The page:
Stakeholders have given up hope of accounting convergence


From Japanese and German to Arabic and Russian, every one of the world's top 10 languages has more than 100 million speakers – a point made at a meeting of the US Securities and Exchange Commission (SEC) on August 27, 2008, by the commission's then chairman, Christopher Cox. He went on to make the not-terribly-bold prediction that it "may be a very long time" before the world has a single, common language.

But Cox followed with something more daring: "Fortunately, we won't have to wait nearly as long for the language of business and finance to converge. One of the more revolutionary developments in the world's capital markets is the remarkably quickening pace of acceptance of a true lingua franca for accounting," he said.

He was referring to the emergence of International Financial Reporting Standards (IFRS) as a credible alternative to US standards, and of the then immature convergence project, designed to bring the two together and, ultimately, allow the US to switch to IFRS.

Cox returned to this topic a couple of months ago, at an SEC conference on accounting, and if any of the audience had heard his 2008 speech and avoided the topic for the intervening six years, his words would have come as a bit of a shock.

"Today, I come to bury IFRS, not to praise them. The fact is, far too much time has gone by with no meaningful progress. I think we have to fairly conclude that the moment has passed. Full-scale adoption of IFRS in the United States might once have been possible, but it is no longer. This is not a prognosis. It's just a statement of fact," he said.

Bank regulators are publicly disappointed – and privately fuming – that they will be left to compensate for uneven loan-loss accounting rules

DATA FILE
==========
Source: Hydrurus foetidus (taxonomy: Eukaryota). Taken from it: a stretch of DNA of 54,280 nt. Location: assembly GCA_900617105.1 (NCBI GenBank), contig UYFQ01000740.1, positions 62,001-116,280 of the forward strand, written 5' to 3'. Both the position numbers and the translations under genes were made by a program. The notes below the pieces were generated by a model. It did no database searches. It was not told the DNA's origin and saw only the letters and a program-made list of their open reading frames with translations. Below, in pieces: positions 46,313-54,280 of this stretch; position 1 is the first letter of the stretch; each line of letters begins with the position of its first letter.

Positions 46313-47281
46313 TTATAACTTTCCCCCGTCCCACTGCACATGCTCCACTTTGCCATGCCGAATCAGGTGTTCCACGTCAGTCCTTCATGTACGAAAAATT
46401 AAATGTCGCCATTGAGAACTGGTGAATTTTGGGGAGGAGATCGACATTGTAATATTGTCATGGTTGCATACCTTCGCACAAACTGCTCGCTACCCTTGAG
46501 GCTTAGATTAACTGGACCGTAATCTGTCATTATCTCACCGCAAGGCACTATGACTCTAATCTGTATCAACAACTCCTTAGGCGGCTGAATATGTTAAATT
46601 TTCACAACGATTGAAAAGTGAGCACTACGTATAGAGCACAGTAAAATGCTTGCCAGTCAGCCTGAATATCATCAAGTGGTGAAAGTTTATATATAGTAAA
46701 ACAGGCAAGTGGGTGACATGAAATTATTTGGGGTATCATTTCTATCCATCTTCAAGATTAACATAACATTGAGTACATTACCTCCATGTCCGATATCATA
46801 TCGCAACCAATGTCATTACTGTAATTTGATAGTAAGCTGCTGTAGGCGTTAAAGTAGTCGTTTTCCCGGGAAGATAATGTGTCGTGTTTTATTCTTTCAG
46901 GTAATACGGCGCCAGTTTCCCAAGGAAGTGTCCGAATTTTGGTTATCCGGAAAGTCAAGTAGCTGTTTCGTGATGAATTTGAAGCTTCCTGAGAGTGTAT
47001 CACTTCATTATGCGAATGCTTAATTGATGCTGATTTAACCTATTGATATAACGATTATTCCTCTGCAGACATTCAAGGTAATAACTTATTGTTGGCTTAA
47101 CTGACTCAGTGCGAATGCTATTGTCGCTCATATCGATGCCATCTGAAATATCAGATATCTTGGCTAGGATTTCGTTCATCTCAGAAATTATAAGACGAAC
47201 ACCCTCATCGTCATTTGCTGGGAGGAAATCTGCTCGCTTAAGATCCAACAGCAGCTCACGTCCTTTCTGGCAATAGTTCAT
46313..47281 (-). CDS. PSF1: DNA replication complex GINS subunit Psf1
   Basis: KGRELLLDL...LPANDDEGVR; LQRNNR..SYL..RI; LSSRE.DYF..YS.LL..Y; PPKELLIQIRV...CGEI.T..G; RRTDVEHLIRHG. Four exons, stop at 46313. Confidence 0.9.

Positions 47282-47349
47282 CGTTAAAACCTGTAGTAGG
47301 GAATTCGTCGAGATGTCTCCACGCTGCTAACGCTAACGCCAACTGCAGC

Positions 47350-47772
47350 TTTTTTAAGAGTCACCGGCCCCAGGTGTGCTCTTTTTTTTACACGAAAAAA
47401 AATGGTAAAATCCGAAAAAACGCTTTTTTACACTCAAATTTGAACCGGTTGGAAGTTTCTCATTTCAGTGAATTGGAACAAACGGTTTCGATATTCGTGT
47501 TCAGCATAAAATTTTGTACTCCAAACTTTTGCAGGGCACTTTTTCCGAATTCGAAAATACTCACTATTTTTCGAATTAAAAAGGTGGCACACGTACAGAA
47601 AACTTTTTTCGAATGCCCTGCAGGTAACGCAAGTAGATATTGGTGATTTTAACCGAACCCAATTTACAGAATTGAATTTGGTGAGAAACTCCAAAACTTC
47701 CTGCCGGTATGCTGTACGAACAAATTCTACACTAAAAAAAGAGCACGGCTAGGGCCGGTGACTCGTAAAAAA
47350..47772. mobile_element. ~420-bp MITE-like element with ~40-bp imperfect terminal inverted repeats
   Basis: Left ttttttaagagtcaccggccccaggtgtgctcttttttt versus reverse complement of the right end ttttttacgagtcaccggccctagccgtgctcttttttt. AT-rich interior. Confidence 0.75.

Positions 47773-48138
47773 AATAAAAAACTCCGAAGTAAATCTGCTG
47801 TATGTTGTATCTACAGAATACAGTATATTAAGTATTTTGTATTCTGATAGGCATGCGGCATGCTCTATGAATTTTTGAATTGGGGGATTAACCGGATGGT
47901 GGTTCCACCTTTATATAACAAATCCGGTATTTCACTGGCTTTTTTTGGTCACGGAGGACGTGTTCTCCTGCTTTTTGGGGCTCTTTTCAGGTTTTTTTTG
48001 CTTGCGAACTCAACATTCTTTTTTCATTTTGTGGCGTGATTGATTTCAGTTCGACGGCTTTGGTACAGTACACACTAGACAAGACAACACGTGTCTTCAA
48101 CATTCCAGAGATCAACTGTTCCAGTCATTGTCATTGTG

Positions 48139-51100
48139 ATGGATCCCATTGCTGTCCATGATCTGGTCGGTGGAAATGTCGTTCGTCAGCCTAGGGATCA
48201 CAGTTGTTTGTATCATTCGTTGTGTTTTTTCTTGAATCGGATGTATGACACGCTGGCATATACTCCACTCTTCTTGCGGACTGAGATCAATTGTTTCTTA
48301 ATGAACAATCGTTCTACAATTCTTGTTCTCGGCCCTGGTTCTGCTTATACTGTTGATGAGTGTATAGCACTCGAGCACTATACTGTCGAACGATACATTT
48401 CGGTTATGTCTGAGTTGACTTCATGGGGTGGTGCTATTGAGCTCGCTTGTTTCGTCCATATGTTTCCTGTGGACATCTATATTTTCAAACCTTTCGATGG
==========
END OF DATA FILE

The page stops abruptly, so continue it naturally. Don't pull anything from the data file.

His words attracted a blizzard of coverage, but most stakeholders reached the same conclusion over the past few years, as the convergence project ran into a series of consensus-splitting technical debates. The US standard setter's retreat from joint proposals on the classification and measurement of financial instruments earlier this year was just the latest.

Some are not too unhappy with the outcome.

Richard Thorpe, an accounting adviser at the Financial Stability Board, says standards have improved as a result of the convergence work. But, bank regulators are publicly disappointed – and privately fuming – that they will be left to compensate for uneven loan-loss accounting rules via some kind of capital adjustment.

Accounting chiefs at both the Federal Reserve Board and the Office of the Comptroller of the Currency say convergence is too important to be allowed to die. Realistically, others say it will now be left in suspended animation for at least a decade.

  • LinkedIn  
  • Save this article
  • Print this page